At dawn every morning, 15-year-old Kroch Cheng walks downstairs to the ground floor of a Street 63 shophouse and begins a 14-hour workday.
Six months ago, the apprentice motorbike repairman was a “not very smart” 7th grade student in Prey Veng province who “wanted a skill, like auto repair,” he said on Monday at Pasteur Repair Shop in Phnom Penh.
Women work at a garment factory in Phnom Penh in August. (Charles Fox)The teenager quit school and signed on to work at the shop, owned by a neighbor from his home village, for 5,000 riel, or $1.25, a day in addition to bed, board and training.
“It’s not enough, but I came to learn, so I don’t need much,” he said.
Even with expanding tourism, construction and garment industries, millions of young Cambodians like Mr. Cheng continue to work in poorly paid jobs in the informal economy.
According to a new paper by three international labor economists, young Cambodians aged 15 to 29 who lack higher levels of education or come from poorer backgrounds are less likely to enter more stable, higher-paying formal wage jobs now or in the future.
Its three authors—Andy McKay of the University of Sussex in Brighton, England; Chiara Mussida of Catholic University of the Sacred Heart in Piacenza, Italy; and independent researcher Leticia Veruete—drew from data collected in a 2012 International Labor Organization (ILO) survey of 3,552 young Cambodians across 10 provinces.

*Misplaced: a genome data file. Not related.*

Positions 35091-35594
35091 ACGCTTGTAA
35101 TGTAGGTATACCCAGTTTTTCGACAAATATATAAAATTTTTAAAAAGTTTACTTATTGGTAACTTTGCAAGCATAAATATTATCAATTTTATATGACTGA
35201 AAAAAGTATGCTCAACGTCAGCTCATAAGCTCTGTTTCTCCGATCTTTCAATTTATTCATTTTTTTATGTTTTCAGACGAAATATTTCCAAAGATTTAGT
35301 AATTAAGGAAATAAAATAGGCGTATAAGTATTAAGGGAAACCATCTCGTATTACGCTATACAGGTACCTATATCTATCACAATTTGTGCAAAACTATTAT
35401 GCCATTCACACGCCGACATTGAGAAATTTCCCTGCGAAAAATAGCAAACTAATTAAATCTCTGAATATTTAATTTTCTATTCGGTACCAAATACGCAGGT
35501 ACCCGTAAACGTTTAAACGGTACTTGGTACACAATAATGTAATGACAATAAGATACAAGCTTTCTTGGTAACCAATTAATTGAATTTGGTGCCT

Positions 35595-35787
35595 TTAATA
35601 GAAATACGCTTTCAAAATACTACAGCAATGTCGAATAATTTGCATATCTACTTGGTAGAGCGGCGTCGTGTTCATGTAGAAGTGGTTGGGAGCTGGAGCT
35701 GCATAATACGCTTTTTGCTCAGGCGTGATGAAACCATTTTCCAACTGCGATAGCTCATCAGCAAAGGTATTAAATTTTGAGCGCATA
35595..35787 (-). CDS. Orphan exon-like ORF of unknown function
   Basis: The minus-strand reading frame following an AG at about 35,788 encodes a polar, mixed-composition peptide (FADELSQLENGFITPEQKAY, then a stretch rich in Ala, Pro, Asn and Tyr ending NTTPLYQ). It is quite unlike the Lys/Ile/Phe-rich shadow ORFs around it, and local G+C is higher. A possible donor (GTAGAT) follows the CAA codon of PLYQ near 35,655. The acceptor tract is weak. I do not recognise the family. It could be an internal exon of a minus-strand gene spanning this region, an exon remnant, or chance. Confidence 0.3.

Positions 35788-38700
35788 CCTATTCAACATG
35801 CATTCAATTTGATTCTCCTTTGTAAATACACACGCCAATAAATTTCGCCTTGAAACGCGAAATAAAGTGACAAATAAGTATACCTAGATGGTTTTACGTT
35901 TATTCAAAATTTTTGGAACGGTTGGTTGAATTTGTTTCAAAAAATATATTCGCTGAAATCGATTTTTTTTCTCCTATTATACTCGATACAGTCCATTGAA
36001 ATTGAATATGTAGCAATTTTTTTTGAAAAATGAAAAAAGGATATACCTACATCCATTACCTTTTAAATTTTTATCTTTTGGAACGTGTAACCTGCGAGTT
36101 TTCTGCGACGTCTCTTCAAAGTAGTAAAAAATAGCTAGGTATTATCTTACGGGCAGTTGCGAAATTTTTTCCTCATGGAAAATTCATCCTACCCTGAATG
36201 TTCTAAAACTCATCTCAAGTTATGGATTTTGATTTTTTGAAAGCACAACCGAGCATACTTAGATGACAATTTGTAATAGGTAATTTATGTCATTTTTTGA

About 88 percent of the survey respondents worked in the informal economy, which the study, citing prior research, describes as “a last resource option for low-skilled workers.” Nearly half of the respondents worked without pay, often for a family business, while just 12 percent said they had formal, salaried employment.
Those numbers add up to the highest share of what the ILO identifies as vulnerable youth employment in the region, with some two-thirds of Cambodians meeting the criteria.
The trio of researchers took the ILO survey results a step further by using modeling to predict the impact that demographic variables such as education, gender and marital status had on youth employment.
Young people from poorer or rural households, married women and current students were all more likely to be employed in the informal sector. In some cases, the authors speculate that youths chose the option because such work offered more flexibility.
The take-home finding of the study? Stay in school. That step is particularly important because once young people start working in the informal economy, research suggests they’re likely to stay there.
Phous Chanbormey, an 18-year-old who quit school during 11th grade to help her mother at her Queen Mother Laundry shop on Street 272, is among those with no other plans.
“I don’t want to study—I wasn’t good at it,” she said on Monday, idling in the shop between bouts of ironing, folding, and pressing laundry. “I like this business.”
paviour@cambodiadaily.com, kimsay@cambodiadaily.com
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